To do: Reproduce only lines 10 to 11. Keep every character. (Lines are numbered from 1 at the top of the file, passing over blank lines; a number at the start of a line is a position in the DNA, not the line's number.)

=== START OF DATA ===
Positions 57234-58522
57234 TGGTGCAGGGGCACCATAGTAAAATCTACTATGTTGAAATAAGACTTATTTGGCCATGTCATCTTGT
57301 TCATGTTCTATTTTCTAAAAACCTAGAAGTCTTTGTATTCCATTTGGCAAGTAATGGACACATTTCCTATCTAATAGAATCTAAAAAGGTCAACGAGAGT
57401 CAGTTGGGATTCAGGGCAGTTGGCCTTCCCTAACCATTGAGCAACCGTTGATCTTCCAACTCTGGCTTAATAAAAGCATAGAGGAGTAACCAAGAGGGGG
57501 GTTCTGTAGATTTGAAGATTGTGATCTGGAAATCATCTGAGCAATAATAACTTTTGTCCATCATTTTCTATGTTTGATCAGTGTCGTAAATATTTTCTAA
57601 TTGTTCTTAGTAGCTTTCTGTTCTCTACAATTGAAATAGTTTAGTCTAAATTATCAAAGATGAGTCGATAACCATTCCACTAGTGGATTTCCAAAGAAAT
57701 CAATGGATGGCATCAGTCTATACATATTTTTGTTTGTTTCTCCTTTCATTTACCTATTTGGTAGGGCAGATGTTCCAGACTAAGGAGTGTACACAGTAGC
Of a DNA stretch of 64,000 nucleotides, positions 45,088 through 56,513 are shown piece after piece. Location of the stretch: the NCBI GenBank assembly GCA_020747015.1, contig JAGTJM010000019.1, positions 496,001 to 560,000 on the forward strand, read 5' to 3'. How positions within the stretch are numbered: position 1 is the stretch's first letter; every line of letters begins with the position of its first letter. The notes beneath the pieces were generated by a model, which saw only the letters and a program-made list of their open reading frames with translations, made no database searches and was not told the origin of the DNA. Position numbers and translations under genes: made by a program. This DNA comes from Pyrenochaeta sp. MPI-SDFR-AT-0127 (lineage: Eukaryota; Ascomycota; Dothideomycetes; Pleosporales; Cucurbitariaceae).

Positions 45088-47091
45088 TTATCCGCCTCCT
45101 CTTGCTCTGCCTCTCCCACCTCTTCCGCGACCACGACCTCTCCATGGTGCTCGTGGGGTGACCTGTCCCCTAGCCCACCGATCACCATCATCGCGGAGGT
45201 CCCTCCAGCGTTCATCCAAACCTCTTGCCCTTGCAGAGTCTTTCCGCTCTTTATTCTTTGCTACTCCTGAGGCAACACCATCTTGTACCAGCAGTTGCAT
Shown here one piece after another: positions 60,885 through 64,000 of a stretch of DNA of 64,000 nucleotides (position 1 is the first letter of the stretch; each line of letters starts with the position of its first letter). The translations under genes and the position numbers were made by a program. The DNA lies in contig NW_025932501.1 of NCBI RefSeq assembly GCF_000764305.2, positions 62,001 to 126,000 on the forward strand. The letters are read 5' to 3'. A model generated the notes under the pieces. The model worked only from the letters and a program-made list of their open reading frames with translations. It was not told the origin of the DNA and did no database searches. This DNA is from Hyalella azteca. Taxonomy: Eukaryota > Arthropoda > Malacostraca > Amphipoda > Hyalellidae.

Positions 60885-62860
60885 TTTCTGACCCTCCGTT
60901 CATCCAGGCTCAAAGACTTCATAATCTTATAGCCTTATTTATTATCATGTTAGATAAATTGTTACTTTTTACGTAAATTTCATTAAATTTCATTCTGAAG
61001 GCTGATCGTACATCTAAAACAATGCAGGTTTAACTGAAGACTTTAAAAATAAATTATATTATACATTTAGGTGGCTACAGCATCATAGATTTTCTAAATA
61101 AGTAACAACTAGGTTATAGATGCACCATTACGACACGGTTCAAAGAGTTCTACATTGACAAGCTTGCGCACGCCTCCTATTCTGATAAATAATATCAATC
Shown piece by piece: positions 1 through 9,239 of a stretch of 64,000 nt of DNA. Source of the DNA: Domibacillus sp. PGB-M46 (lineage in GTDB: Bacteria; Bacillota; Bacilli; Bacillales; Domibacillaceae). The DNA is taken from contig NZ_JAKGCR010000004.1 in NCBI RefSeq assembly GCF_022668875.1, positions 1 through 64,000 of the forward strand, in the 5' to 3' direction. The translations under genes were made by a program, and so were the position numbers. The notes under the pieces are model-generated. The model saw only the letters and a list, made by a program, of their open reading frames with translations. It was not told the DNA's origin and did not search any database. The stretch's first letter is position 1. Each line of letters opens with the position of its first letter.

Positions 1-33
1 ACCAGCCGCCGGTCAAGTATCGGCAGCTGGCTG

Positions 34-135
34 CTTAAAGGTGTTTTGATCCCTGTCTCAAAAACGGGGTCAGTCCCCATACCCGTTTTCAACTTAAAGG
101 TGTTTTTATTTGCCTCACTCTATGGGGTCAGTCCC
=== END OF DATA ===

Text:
45088 TTATCCGCCTCCT
45101 CTTGCTCTGCCTCTCCCACCTCTTCCGCGACCACGACCTCTCCATGGTGCTCGTGGGGTGACCTGTCCCCTAGCCCACCGATCACCATCATCGCGGAGGT